U2 celebrates pride and Prince at ‘The Joshua Tree’ revival

U2 taking a stand at U.S. Bank Stadium

U2 taking a stand at U.S. Bank Stadium Billy Briggs

The Joshua Tree is three months older than Kendrick Lamar.

Compton’s fifth most famous rapper has never lived in a world where U2’s fifth and most famous album didn’t exist. Before Kendrick ever picked up a mic, Bono had a firm grip on his role as a global rock luminary who could turn songs about rain and faith and restless introspection into stadium-sized rally cries. Both men have been lighting up arenas this year to widespread acclaim, but only one of them bears the twin burdens of deep nostalgia and high expectations that come from taking a diamond-certified classic on the road for a track-by-track revival.

For those old enough to have discovered U2 pre-Tree, the salvo of well-known songs from 1983’s War and 1984’s The Unforgettable Fire that opened Friday night's show at U.S. Bank Stadium was instantly invigorating. With the house lights not yet dimmed and the tour’s massive 200-foot widescreen still blank, drummer Larry Mullen Jr. sparked the set by striding alone to a drum kit on a secondary stage in the middle of the floor seats, soon hammering out the intro to “Sunday Bloody Sunday” as a cue for bandmates The Edge, Bono, and bassist Adam Clayton to casually enter in succession.

As much as the foursome have used outsized production values and concepts to help hold our (and their) attention over the last decade or so, they’ve never lost the ability to scale back and engage tens of thousands of people with a straight-up, Entry-ready garage-rock palette of guitar-bass-drums-vocal. Of course, it helps when your guitarist is among his generation’s most shrewd and influential. Early on and throughout the night, Edge asserted his status as a true maestro of echoey ambience and crisp, sinewy melody.

Bono, meanwhile, happily fulfilled his charter as a driven, stage-strolling ringmaster, though there were occasional signs of fatigue. At 57, it’s easy to forgive him for scaling back on the proto-emo belting once so central to the band’s sound, instead phrasing lyrics in a more succinct and speaky style not unlike his similarly blue-eyed-and-charismatic-as-fuck hero Frank Sinatra did in his later years.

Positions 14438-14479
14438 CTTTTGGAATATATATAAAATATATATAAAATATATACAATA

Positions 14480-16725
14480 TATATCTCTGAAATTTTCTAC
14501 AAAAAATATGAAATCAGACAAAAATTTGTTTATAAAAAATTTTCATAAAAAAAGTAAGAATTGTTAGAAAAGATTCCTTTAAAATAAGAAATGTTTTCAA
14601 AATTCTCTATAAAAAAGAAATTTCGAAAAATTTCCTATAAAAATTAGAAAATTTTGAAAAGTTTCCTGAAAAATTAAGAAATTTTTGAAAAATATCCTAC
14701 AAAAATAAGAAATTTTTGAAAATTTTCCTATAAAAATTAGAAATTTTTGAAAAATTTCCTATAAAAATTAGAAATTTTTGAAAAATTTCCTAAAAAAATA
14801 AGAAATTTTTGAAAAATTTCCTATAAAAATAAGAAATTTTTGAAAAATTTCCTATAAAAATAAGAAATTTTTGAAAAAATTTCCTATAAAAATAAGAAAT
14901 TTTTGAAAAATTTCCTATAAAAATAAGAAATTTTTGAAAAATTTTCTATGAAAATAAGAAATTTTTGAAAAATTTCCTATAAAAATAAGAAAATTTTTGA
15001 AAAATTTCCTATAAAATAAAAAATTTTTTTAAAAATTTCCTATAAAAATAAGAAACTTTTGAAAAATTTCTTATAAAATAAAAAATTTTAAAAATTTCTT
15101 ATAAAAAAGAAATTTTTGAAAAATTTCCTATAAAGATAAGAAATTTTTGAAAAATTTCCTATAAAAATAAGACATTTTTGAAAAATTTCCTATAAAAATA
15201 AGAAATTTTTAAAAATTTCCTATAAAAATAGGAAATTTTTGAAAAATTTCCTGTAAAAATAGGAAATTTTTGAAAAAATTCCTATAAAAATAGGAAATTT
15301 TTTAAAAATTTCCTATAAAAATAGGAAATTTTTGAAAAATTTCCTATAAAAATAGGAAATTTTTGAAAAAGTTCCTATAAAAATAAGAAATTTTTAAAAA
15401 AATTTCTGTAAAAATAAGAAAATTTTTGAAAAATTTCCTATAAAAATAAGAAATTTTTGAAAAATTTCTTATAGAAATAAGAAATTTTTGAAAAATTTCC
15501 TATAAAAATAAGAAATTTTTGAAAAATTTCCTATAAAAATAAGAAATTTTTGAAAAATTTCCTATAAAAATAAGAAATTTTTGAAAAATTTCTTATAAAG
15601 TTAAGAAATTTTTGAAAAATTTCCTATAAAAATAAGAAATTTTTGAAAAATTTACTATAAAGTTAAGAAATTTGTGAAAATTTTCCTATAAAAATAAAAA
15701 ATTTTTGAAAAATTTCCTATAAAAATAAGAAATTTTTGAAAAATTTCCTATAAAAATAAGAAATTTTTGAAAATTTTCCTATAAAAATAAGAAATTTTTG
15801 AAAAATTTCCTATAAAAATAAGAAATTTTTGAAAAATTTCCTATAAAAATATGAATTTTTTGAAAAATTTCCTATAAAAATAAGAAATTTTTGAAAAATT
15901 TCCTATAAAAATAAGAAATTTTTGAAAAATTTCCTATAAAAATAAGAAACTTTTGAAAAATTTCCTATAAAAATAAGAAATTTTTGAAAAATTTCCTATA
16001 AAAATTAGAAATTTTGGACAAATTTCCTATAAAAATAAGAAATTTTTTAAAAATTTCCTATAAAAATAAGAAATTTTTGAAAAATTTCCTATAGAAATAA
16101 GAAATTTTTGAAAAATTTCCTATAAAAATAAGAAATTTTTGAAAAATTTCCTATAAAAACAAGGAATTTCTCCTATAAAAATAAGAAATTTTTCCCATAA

Following a sturdy, timely take on the MLK homage “Pride (In the Name of Love),” the band moved up to the main stage for a complete lap around The Joshua Tree. It’s well established that the album itself was crafted out of a deep fixation with 20th century America—its terrain, its art, its abundant contradictions. On Friday night, those themes were amplified in a series of videos and visual treatments splayed across the aforementioned megascreen, with much of the content shot by longtime U2 collaborator and original Joshua Tree photographer Anton Corbijn. Whereas a stark black-and-white aesthetic helped to define the band’s brand in the late 1980s (call it Ansel Adams for the 120 Minutes set), the imagery for this tour was expanded and reinterpreted into an immersive blitz of colorful split-screen vignettes, live video integrations and socially conscious tributes.

While this tour is a celebration of The Joshua Tree, the actual concert experience fundamentally diverges from some of the album’s signature strengths. Co-producers Daniel Lanois and Brian Eno cultivated a masterfully subtle, drugless psychedelia in songs that—much as they purport to “climb highest mountain” and “dream beneath a desert sky” and “run like a river to the sea”—are actually quite limited in their musical scope. The album’s namesake is, after all, a scrubby, unadorned plant whose beauty and meaning only reveal themselves when you greet it in the vast stillness of the California desert.

By contrast, the biggifed audio-visual spectacle inside U.S. Bank Stadium seemed at times to transplant that same tree to the middle of Times Square. “With or Without You” felt strangely bombastic. Throaty crowd sing-alongs broke the band’s carefully crafted sonic spell once or twice. “Bullet the Blue Sky” and “Exit,” on the other hand, benefitted from the heightened intensity and visuals, not only giving Edge additional space to prove his delay-drenched mettle but also drawing worthy connections between the album’s Reagan-era roots and America’s political present tense.